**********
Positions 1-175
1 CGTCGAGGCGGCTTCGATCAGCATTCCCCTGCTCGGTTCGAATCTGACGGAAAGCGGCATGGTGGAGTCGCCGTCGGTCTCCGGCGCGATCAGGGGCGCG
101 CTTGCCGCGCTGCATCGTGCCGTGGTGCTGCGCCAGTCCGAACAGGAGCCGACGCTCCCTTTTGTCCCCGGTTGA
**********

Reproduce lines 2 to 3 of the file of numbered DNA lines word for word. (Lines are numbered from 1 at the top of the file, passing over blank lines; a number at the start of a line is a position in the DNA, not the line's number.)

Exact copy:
1 CGTCGAGGCGGCTTCGATCAGCATTCCCCTGCTCGGTTCGAATCTGACGGAAAGCGGCATGGTGGAGTCGCCGTCGGTCTCCGGCGCGATCAGGGGCGCG
101 CTTGCCGCGCTGCATCGTGCCGTGGTGCTGCGCCAGTCCGAACAGGAGCCGACGCTCCCTTTTGTCCCCGGTTGA